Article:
IUCN’s Regional Programme for Oceania is partnering with the Secretariat for the Pacific Regional Environment Programme (SPREP) and the University of the South Pacific (USP) to host the second annual Pacific Future Environment Leaders Forum in Suva this week.
The Pacific Future Environment Leaders Forum brings together 40 young professionals from around the Pacific to examine the role of leadership in the fight to combat climate change. Participants will examine what it means to be a good leader in the Pacific and how good leadership is vital to the process of countering the effects of climate change, a pressing issue for Pacific island countries and their communities.
“The development and nurturing of good leadership amongst the youth of today will serve the Pacific well into the future,” says Director of IUCN’s Oceania Programme, Taholo Kami.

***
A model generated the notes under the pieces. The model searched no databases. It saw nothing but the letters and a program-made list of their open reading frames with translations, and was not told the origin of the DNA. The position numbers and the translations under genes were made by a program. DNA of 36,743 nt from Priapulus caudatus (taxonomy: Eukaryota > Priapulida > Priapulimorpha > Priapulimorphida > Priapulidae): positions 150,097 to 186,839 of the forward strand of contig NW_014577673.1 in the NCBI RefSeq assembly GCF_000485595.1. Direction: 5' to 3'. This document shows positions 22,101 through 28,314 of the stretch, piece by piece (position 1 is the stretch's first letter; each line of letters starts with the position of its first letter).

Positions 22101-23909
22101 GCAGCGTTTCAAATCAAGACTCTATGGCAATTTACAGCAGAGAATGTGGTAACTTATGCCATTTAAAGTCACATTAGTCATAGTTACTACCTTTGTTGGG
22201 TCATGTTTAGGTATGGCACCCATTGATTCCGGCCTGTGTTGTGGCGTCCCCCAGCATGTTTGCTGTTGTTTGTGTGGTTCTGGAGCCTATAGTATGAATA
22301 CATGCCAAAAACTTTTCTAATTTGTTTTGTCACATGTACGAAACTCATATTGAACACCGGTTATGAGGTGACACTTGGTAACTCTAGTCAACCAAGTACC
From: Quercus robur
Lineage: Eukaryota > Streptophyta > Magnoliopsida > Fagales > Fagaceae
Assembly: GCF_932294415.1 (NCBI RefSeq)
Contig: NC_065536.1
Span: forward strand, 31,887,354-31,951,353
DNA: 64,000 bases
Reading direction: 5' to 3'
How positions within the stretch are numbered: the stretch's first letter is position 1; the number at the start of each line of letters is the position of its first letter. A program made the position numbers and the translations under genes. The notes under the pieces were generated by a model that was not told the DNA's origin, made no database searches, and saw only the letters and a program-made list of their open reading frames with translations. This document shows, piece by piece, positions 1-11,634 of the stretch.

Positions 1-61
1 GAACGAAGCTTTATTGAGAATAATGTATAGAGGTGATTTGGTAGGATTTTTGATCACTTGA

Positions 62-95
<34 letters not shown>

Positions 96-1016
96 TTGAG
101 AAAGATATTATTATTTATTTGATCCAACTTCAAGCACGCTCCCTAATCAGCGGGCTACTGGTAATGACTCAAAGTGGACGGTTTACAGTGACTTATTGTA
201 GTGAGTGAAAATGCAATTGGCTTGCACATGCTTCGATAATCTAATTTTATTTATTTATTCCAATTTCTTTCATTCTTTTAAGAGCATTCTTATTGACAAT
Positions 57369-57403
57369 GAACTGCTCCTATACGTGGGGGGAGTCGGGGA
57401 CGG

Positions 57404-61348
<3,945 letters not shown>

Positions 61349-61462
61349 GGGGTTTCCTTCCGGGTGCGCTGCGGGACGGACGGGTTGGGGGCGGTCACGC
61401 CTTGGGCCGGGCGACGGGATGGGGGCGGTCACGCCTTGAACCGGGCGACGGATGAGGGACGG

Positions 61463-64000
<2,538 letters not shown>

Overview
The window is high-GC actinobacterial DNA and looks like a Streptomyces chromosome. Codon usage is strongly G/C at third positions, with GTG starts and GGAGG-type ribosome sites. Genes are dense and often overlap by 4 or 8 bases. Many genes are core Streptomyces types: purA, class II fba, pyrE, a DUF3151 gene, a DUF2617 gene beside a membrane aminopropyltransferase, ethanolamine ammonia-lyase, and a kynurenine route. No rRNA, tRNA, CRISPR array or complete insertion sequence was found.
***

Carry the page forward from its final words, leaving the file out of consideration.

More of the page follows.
“We want to see a cadre of motivated, caring and inspired individuals working together with their communities towards real and lasting changes in our region’s conservation, natural resource management and overall development practices,” says Mr Kami. “This Forum offers aspiring leaders a chance to reflect critically on their own leadership qualities.”
The forum aims to provide participants with the skills and support that will empower these ‘future leaders’ to build partnerships and momentum within their communities to foster adaptation to climate change.
Participants will explore areas such as Leadership for the Future, Adapting to Climate Change and Engaging People in Community Based Projects throughout the three day forum. The Forum participants will also develop their Vision for Leadership on Climate Change, to be presented at the IUCN World Conservation Congress in Barcelona later this year.
IUCN staff member, Luisa Tagicakibau, will be attending the Forum on behalf of the recently formed Young Professionals in Conservation Network in Fiji.
The Forum, which is being held at Suva’s Southern Cross Hotel from 12-14 March 2008, is a joint initiative between SPREP, USP and IUCN with funding from the British High Commission, Suva.